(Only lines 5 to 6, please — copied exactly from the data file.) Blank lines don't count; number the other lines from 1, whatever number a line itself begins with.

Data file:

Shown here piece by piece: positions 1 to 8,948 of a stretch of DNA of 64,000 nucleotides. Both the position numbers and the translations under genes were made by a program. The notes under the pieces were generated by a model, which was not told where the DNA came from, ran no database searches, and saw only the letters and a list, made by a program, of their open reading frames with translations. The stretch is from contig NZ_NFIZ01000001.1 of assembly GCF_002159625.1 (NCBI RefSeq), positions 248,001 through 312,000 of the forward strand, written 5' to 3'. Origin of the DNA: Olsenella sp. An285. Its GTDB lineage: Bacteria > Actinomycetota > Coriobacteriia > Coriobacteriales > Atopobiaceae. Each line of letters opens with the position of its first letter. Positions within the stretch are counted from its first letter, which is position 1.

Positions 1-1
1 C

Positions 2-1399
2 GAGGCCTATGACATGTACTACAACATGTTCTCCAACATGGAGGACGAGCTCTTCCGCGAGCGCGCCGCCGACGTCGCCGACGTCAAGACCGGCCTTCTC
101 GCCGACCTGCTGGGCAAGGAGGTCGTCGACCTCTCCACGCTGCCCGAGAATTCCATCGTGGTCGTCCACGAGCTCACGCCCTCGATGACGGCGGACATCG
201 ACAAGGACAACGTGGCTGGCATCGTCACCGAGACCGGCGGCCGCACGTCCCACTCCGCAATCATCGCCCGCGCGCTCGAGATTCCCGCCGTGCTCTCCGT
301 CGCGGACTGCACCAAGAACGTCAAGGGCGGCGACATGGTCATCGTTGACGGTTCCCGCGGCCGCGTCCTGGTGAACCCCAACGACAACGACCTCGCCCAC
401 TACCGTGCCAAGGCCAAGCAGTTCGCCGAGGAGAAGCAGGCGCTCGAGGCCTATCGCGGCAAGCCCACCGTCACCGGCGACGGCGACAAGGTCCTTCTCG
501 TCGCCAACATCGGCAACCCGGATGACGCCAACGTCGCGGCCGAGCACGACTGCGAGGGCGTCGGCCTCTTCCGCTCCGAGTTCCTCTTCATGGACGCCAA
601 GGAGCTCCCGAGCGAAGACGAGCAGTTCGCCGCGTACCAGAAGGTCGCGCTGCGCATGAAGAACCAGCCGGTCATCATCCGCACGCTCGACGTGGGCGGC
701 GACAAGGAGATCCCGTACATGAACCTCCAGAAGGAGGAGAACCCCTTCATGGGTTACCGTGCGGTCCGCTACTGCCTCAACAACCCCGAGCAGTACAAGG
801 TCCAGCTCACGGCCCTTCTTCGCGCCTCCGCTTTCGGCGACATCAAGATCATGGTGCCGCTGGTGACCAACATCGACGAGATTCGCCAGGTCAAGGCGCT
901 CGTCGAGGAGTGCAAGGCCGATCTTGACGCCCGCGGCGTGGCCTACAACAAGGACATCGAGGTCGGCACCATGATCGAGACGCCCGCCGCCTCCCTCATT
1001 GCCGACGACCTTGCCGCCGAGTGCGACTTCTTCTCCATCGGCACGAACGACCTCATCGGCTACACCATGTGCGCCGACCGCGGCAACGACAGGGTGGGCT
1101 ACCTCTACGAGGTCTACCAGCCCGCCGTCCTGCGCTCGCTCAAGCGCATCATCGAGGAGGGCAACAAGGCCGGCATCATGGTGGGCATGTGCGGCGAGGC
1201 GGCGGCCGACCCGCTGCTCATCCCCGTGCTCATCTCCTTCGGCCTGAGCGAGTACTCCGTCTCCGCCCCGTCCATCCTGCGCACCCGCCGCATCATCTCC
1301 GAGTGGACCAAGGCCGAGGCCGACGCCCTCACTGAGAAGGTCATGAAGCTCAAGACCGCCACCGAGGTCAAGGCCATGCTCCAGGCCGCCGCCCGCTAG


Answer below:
2 GAGGCCTATGACATGTACTACAACATGTTCTCCAACATGGAGGACGAGCTCTTCCGCGAGCGCGCCGCCGACGTCGCCGACGTCAAGACCGGCCTTCTC
101 GCCGACCTGCTGGGCAAGGAGGTCGTCGACCTCTCCACGCTGCCCGAGAATTCCATCGTGGTCGTCCACGAGCTCACGCCCTCGATGACGGCGGACATCG